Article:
Friday, April 18, 2014
Solar cells get boost from shiny quantum dots
Quantum dot luminescent solar concentrator devices under ultraviolet illumination. LANL image.
The superior light-emitting properties of quantum dots can efficiently harvest sunlight and enhance solar energy, according to researchers from Los Alamos National Laboratory, in collaboration with the University of Milan-Bicocca, who say this could lead to development of windows that double as solar panels. (Full Story)
House windows that double as solar panels?
Quantum dots are embedded plastic and capture sunlight to improve solar panel efficiency. LANL illustration.
A house window that doubles as a solar panel could be on the horizon, thanks to recent quantum-dot work. Scientists have demonstrated that superior light-emitting properties of quantum dots can be applied in solar energy by helping more efficiently harvest sunlight.
"The key accomplishment is the demonstration of large-area luminescent solar concentrators that use a new generation of specially engineered quantum dots," said lead researcher Victor Klimov." (Full Story)
Also in R&D Magazine
Los Alamos physicist honored with E.O. Lawrence Award
John Sarrao, LANL photo.
Los Alamos National Laboratory physicist John Sarrao is being honored by the U.S. Department of Energy with the 2013 Ernest O. Lawrence Award in Condensed Matter and Materials Sciences.
“John Sarrao’s exciting advances in actinide studies exemplify the quality of research performed at Los Alamos National Laboratory,” said Los Alamos National Laboratory Director Charlie McMillan. (Full Story)
Also in the Los Alamos Monitor
Probing metal solidification nondestructively
An x-ray image of aluminum-copper alloy during directional solidification. LANL image.
Los Alamos researchers and collaborators have used nondestructive imaging techniques to study the solidification of metal alloy samples. The team used complementary methods of proton radiography at the Los Alamos Neutron Science Center and synchrotron x-ray radiography at Argonne National Laboratory to make the measurements. This is the first time that high-energy protons have been used to nondestructively image a large metal sample during melting and solidification. (Full Story)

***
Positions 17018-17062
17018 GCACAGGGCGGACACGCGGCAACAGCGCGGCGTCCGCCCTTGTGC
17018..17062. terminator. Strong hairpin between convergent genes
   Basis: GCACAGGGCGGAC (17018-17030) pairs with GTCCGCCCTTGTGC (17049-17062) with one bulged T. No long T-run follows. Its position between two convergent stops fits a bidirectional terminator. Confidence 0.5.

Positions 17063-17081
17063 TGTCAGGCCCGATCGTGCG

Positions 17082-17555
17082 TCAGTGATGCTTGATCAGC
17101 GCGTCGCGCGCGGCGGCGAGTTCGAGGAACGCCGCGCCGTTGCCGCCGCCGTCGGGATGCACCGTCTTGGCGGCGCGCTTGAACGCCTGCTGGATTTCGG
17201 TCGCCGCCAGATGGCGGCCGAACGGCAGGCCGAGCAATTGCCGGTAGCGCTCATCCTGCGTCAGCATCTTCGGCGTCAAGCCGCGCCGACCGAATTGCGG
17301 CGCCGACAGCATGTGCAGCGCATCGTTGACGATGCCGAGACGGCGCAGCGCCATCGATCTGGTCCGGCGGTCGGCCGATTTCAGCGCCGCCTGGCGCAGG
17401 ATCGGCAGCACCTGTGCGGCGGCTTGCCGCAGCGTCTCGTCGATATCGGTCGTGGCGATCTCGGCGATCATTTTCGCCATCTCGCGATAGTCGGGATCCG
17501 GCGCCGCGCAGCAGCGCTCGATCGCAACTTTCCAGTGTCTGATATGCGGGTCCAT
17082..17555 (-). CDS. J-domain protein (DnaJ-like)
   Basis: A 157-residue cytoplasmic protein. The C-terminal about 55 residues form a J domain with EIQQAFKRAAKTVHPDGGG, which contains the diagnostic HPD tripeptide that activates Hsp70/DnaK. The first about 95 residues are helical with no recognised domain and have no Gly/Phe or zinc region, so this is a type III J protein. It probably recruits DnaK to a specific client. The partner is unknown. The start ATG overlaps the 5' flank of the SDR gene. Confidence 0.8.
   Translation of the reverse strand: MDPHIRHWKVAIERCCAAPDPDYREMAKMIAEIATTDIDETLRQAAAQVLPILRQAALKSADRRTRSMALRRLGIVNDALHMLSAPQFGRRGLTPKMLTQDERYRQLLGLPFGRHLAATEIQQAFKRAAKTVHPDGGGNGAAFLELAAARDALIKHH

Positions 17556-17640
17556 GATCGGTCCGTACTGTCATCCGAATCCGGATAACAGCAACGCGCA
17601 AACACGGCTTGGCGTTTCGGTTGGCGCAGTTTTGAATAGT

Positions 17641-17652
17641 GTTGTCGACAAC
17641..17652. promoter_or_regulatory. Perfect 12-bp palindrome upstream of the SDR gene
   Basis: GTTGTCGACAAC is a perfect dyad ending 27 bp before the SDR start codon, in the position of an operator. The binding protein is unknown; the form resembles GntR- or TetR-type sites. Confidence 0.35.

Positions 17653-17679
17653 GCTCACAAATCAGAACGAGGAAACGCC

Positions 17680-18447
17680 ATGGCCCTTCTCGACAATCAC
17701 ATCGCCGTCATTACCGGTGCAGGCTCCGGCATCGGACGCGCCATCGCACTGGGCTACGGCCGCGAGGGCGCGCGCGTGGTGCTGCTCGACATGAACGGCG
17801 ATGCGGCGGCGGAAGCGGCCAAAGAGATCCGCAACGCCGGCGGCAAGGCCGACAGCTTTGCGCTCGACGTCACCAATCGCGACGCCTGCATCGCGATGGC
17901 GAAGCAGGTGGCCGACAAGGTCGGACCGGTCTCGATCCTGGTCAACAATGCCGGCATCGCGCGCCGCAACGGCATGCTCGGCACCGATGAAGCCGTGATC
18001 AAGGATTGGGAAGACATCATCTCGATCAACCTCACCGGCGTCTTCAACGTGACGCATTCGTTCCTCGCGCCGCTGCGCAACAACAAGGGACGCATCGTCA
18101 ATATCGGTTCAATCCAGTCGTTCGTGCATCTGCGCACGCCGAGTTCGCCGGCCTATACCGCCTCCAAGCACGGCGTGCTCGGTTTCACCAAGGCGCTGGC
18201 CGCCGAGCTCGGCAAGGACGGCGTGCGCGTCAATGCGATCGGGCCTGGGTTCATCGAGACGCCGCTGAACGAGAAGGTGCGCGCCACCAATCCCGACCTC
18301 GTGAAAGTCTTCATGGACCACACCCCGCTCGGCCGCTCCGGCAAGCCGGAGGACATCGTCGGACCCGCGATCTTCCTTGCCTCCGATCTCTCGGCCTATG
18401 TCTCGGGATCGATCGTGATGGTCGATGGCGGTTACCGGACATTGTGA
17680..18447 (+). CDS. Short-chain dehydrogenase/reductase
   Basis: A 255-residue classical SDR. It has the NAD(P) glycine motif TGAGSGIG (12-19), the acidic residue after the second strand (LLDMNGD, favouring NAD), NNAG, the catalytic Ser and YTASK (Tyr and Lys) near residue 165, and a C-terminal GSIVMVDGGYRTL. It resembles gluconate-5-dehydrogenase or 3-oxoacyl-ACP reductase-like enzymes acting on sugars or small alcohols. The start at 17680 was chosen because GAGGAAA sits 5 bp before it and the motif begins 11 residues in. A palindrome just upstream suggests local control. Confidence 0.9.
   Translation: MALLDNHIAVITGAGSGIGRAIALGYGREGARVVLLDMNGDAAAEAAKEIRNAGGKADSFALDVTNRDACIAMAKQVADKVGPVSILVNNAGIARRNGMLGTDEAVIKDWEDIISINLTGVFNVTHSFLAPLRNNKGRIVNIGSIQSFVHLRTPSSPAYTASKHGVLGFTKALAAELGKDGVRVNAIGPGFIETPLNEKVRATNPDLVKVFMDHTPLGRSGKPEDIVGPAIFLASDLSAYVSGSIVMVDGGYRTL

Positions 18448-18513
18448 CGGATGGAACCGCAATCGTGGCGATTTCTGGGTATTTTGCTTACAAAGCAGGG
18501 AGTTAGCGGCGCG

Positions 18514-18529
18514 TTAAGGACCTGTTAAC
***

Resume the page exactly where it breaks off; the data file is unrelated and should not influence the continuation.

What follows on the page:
Scientists verify world’s largest single crystal piece of gold
Scientists confirm a single-crystal piece of gold. LANL image.
Scientists at Los Alamos National Laboratory have confirmed a 7.68 oz (217.78 g) piece of gold is in fact a singular crystal increasing its value from around $10,000 to an estimated $1.5 million.
The specimen, the largest single crystal piece of gold in the world, was discovered in Venezuela decades ago, but it is only by using advanced probing instruments that experts can now verify its authenticity. (Full Story)
STEM conference promotes careers for young women
Cimarron High attends the Expanding Your Horizons Conference. Chronicle photo.
Speaking at Expanding Your Horizons in Cimarron, Sanna Sevato said five years ago she found a job opportunity at the Los Alamos National Lab, and she has lived there ever since. She describes this as her “dream job.”
This yearly conference is held to make young women more aware of the different career paths that are available in the science, technology, engineering, and math fields. (Full Story)
New shared lab is big opportunity for small biotech startups
Modern flow cytometers were invented at Los Alamos National Laboratory. LANL photo.
Funding for the lab came from the city of Santa Fe and the Los Alamos lab and a $1.25 million grant from the federal Economic Development Administration.
The final piece of lab equipment bought for the BioScience Laboratory is an acoustic cytometer developed in part at the Santa Fe Business Incubator by former Los Alamos National Laboratory scientist John Elling. (Full Story)
Also in ABQ Business First
Prioritizing data in the age of exascale
By now, most HPCers and the surrounding community are aware that data movement poses one of the most fundamental challenges to post-petascale computing.
Around the world exascale-directed projects are attempting to maximize system speeds while minimizing energy costs. The most expensive operation: data movement. So says James Ahrens of Los Alamos National Laboratory. (Full Story)
Los Alamos guns take aim at material’s mysteries
One of the Lab's many gun systems. LANL image.
Los Alamos National Laboratory scientists and technicians conduct thousands of experiments a year, delving into the fundamental nature of everything from supernovas to subatomic particles. One set of instruments used to better understand the fundamental nature of various materials are 10 scientific gun systems that fire various projectiles at high-tech targets. (Watch the video!)
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